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POPULAR SCIENCE MONTHLY.

explained; the information concerning the metallic alloys is placed together; this is succeeded by a description of fluxes, slags, and refractory materials; the nature and mode of preparation of different kinds of fuel are next referred to; then follows a more detailed description of the metallurgy of iron and steel, silver, gold, platinum, lead, copper, zinc, tin, nickel, cobalt, aluminium, antimony, arsenic, and bismuth." The properties of each metal are given and something is told of its uses. There are one hundred and forty-four illustrations, including cuts of furnaces and other apparatus, diagrams showing the course of operations, etc.

In a series of chapters which might well have been sermons, under the title Old Faiths and New Facts, an effort is made by William W. Kinsley to show that the beliefs in miracles, in the efficacy of prayer, in the divinity of Christ, and in a future life need not be disturbed by the discoveries of modern science (Appletons, $1.50). Two chapters of the book have appeared in the Bibliotheca Sacra, and those on prayer, at the instance of Bishop J. H. Vincent, were used as part of the prescribed Chautauqua reading for 1894. The volume will doubtless help many who have been dazzled by the new light of science to retain their religious beliefs.

An examination of various abuses in American public affairs comes to us in a volume by Frederick W. Schultz, entitled Politics and Patriotism (Arena Publishing Company). The author traces the growth of the American political ideal through colonial times, the Revolutionary period, and, after some discussion of the later amendments to the Constitution of the United States, carries his subject through the civil war and reconstruction periods. He next criticises the protection and greenback doctrines, and shows how selfishness is productive of many evils in the industrial relations. Inequalities of taxation are discussed at considerable length, and a series of striking examples possible under the laws of Maryland is given. In the concluding portion of the volume a brief history of exposures of corruption in New York, Baltimore, and other large cities is presented, and a scheme is offered for securing pure primary elections, which the author holds is the first step toward municipal reform. Mr. Schultz, who introduces himself as a man busy with mercantile affairs, writes with much feeling but temperately, and expresses himself clearly and concisely. His book is one to stimulate thought in the average citizen.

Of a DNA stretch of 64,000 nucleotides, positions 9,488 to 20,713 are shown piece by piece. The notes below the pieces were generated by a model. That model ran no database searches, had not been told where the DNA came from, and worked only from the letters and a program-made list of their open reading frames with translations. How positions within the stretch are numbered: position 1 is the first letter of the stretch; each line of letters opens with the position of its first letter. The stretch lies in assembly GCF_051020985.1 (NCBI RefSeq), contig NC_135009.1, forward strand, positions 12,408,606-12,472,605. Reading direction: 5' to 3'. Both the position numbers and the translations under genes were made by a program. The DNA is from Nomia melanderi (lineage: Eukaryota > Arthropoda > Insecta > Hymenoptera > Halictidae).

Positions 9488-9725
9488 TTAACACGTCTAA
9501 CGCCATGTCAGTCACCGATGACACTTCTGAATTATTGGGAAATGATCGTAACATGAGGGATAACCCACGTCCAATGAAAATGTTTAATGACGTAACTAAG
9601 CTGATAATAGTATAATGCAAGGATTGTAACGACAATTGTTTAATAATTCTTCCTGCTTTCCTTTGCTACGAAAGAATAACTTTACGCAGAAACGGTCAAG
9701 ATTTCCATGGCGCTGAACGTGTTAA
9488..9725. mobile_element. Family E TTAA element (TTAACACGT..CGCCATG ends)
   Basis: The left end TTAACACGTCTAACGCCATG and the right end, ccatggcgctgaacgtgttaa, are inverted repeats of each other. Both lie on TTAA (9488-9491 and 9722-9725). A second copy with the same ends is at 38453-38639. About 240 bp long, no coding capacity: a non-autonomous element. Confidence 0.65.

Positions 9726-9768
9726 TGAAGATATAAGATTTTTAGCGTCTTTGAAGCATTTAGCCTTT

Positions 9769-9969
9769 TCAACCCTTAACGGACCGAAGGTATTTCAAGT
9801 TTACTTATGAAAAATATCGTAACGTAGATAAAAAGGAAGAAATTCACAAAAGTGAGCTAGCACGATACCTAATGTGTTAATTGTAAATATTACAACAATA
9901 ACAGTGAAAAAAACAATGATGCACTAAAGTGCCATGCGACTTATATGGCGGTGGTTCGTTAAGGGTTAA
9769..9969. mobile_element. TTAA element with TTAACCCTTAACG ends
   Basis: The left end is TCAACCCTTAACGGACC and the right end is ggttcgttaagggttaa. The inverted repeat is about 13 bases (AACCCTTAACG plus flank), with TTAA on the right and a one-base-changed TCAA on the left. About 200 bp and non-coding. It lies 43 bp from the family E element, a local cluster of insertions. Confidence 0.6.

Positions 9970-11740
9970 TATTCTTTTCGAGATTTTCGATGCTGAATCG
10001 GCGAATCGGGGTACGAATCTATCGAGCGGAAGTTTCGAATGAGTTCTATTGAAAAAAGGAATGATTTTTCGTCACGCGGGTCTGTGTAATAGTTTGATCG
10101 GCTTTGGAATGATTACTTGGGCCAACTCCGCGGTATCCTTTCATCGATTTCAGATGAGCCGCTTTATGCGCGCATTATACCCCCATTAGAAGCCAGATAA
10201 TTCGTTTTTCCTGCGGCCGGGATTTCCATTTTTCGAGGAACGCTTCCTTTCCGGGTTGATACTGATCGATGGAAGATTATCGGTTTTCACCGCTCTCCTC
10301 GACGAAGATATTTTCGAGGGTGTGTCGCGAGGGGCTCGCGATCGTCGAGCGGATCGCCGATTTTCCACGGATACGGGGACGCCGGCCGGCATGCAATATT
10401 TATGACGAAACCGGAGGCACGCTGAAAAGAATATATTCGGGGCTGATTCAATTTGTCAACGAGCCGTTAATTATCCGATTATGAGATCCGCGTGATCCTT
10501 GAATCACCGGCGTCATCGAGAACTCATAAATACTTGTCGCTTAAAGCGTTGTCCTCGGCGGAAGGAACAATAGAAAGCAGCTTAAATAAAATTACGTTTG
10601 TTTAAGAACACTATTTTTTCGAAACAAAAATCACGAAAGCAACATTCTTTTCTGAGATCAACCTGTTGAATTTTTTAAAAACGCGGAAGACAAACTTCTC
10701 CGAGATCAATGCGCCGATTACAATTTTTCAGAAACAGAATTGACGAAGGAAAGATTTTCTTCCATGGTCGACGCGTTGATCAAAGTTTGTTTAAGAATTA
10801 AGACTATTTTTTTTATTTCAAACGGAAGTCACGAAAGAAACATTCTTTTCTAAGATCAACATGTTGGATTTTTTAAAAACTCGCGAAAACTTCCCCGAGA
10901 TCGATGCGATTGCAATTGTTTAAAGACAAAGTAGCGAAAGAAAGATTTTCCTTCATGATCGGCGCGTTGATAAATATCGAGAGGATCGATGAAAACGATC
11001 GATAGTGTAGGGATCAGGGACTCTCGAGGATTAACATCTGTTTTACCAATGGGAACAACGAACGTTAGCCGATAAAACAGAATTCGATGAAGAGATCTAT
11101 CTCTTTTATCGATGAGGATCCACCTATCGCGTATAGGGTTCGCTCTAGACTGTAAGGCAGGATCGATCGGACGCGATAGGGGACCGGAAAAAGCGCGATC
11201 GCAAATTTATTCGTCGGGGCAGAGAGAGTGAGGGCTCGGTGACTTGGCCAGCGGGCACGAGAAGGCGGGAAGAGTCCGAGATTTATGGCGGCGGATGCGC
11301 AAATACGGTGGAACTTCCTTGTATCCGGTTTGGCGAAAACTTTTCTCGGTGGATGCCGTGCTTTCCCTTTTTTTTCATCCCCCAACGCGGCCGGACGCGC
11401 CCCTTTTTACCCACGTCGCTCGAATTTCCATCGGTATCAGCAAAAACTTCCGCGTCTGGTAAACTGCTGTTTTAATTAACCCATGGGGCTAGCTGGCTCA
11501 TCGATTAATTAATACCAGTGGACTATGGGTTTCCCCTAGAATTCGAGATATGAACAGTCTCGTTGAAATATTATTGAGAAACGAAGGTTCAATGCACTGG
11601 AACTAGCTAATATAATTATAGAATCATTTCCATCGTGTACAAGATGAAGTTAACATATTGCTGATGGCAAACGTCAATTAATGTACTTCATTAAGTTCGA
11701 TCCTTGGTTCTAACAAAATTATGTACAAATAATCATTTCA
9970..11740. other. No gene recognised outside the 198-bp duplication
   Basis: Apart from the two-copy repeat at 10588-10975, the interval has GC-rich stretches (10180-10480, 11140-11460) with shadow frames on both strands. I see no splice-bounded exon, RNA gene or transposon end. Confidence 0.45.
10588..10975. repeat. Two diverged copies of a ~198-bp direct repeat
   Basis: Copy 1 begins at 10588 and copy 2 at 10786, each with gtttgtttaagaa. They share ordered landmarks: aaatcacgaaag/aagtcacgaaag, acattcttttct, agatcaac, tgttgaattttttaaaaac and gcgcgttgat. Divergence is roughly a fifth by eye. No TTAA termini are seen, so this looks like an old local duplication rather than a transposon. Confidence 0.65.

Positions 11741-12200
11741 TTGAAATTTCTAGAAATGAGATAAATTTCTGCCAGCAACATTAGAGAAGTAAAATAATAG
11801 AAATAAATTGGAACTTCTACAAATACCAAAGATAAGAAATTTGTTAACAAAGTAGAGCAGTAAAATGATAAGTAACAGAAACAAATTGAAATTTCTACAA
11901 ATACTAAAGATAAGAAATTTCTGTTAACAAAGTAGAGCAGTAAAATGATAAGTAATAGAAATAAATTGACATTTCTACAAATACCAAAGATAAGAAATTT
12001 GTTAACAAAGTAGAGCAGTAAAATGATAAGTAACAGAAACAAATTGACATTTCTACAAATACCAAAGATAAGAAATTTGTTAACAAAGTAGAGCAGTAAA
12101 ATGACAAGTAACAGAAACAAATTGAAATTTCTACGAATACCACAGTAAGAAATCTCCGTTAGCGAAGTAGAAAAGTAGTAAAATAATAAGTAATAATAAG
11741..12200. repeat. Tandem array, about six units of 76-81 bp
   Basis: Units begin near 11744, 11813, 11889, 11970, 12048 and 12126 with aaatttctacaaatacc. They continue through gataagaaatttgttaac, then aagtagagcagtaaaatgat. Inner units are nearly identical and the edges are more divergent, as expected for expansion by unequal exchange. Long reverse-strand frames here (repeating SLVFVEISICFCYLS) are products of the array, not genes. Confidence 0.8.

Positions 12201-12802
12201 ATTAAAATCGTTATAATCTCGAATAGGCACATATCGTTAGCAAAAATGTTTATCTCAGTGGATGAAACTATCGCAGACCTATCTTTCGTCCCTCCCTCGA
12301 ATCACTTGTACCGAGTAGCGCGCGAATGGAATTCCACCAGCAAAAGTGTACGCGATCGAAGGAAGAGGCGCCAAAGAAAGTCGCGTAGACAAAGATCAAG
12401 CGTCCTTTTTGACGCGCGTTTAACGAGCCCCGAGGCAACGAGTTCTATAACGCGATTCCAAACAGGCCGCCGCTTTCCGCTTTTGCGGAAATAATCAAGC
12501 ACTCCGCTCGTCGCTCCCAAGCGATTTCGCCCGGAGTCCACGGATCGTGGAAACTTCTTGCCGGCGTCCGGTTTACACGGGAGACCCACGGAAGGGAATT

Evidently the true reason for the publication of the collection of Fables and Essays recently issued by John Bryan is that given in the preface, namely, "the same reason a hen lays eggs"—for relief to the author. Liberty and justice are the two avowed motives of the book. In the fables, brief essays, and bits of verse which it contains, satire and sentiment are mingled. The ideas that oftenest find expression in its pages are hatred of industrial and social oppression, and of priestcraft, honor and tenderness for the natural woman, impatience with the unnatural, sympathy with the victims of selfish greed, contempt for arrogance and pretense, and intolerance of artificiality in manners, education, and conduct. The personality of the author is everywhere apparent in the volume, and if the reader does not like that personality, Mr. Bryan makes it very evident that he need not read the book (The Arts and Lettres Company, New York).

A neat little handbook on Physical Measurements, by L. W. Austin and C. B. Thwing, has just come to hand. It is intended as a guide for the elementary student in the physical laboratory, and "simply presupposes such a knowledge of the principles of physics as can be gained from a course of general lectures supplemented by a good text-book." Each physical law, with the special pieces of apparatus for applying it to physical measurements, is taken up, and after a thorough description examples for testing the student's grasp of the principle are given. The last fifty pages of the book consist of the tables necessary for making computations and verifying the results (Allyn & Bacon, $1.50).

The portion of the college curriculum in which the most valuable and practical knowledge is obtained is the laboratory at any rate, in the physical sciences, and in some of the more abstract and difficult subjects, such as psychology, there is an increasing use of laboratory methods. In Mechanics, the last